First, we need to understand that neurons have special proteins embedded in their membranes called ion channels. These allow dissolved ions such as sodium, potassium, and calcium to pass from one side of the membrane to the other. Neurons use these channels to control their electrical activity.
Peptide neurotoxins such as the one produced by funnel spiders (robustoxin) work by having a shape and charge configuration that is complementary to ion channels, and thus they will bind to these channels and affect the way they operate (often by simply blocking the channel). Robustoxin seems to operate by removing sodium-channel inactivation.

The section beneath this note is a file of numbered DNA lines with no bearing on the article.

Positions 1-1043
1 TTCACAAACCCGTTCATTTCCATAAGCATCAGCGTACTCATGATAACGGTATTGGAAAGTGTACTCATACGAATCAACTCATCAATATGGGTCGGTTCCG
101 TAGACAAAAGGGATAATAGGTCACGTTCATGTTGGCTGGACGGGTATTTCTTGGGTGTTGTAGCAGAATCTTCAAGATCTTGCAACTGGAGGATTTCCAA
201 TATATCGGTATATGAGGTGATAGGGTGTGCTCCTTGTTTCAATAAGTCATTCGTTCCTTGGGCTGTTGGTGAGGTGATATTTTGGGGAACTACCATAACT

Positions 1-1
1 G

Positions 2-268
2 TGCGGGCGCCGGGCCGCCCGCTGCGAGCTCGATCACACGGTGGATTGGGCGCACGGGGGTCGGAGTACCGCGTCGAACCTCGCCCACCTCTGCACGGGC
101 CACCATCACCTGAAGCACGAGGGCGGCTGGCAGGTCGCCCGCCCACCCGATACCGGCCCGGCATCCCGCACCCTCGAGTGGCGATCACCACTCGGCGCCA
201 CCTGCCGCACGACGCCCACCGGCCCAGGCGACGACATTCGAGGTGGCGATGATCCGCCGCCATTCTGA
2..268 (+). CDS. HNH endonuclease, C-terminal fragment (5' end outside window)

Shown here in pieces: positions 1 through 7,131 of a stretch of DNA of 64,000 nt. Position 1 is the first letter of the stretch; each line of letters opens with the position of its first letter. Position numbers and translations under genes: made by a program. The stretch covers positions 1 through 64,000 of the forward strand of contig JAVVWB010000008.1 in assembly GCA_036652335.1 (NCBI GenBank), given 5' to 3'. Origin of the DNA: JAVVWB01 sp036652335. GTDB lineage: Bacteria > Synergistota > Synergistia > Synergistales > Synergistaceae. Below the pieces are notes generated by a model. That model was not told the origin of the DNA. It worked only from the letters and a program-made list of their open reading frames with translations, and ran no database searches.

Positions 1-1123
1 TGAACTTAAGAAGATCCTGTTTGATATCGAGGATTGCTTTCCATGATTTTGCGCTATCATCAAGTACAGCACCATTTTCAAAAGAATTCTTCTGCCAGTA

There is a bit more information about the primary toxin on the Wikipedia page for delta atracotoxin. The intended target of this toxin seems to be insects, where it interferes with potassium and calcium channels. In mammals it interferes with sodium channels, but it seems to be particularly potent in primates. Why are some species affected more than others?
Not all ion channels are built the same. From species to species, we see a huge array of genetic differences that affect both the shape and functional properties of these proteins. Ion channels which happen to have a shape and charge configuration that is highly complementary to robustoxin will adhere to it more firmly, and thus be more affected by it.
So did we just get unlucky and happen to have sodium channels that perfectly fit robustoxin? That seems to be the most likely answer, given that Australia probably has no native spider-consuming primates. Perhaps someone else can suggest other arachnid predators that might be an intended target for robustoxin?